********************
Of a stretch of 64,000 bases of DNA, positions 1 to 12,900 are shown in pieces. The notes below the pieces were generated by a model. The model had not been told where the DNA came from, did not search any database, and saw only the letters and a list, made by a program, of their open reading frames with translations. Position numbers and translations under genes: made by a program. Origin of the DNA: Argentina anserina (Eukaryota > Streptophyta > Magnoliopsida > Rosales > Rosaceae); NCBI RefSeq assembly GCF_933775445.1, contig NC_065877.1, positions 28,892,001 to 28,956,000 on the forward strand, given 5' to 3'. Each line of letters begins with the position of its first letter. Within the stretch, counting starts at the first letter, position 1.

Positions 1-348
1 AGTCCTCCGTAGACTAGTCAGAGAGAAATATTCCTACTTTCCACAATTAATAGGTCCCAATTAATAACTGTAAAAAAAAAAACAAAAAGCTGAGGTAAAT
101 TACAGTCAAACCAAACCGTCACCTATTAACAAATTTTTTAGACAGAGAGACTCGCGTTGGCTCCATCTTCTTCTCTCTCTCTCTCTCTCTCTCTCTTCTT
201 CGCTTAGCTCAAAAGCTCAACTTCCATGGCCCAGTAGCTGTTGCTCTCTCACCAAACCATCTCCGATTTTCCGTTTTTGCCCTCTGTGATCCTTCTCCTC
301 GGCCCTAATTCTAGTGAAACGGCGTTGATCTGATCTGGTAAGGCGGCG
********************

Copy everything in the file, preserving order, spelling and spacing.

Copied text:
Of a stretch of 64,000 bases of DNA, positions 1 to 12,900 are shown in pieces. The notes below the pieces were generated by a model. The model had not been told where the DNA came from, did not search any database, and saw only the letters and a list, made by a program, of their open reading frames with translations. Position numbers and translations under genes: made by a program. Origin of the DNA: Argentina anserina (Eukaryota > Streptophyta > Magnoliopsida > Rosales > Rosaceae); NCBI RefSeq assembly GCF_933775445.1, contig NC_065877.1, positions 28,892,001 to 28,956,000 on the forward strand, given 5' to 3'. Each line of letters begins with the position of its first letter. Within the stretch, counting starts at the first letter, position 1.

Positions 1-348
1 AGTCCTCCGTAGACTAGTCAGAGAGAAATATTCCTACTTTCCACAATTAATAGGTCCCAATTAATAACTGTAAAAAAAAAAACAAAAAGCTGAGGTAAAT
101 TACAGTCAAACCAAACCGTCACCTATTAACAAATTTTTTAGACAGAGAGACTCGCGTTGGCTCCATCTTCTTCTCTCTCTCTCTCTCTCTCTCTCTTCTT
201 CGCTTAGCTCAAAAGCTCAACTTCCATGGCCCAGTAGCTGTTGCTCTCTCACCAAACCATCTCCGATTTTCCGTTTTTGCCCTCTGTGATCCTTCTCCTC
301 GGCCCTAATTCTAGTGAAACGGCGTTGATCTGATCTGGTAAGGCGGCG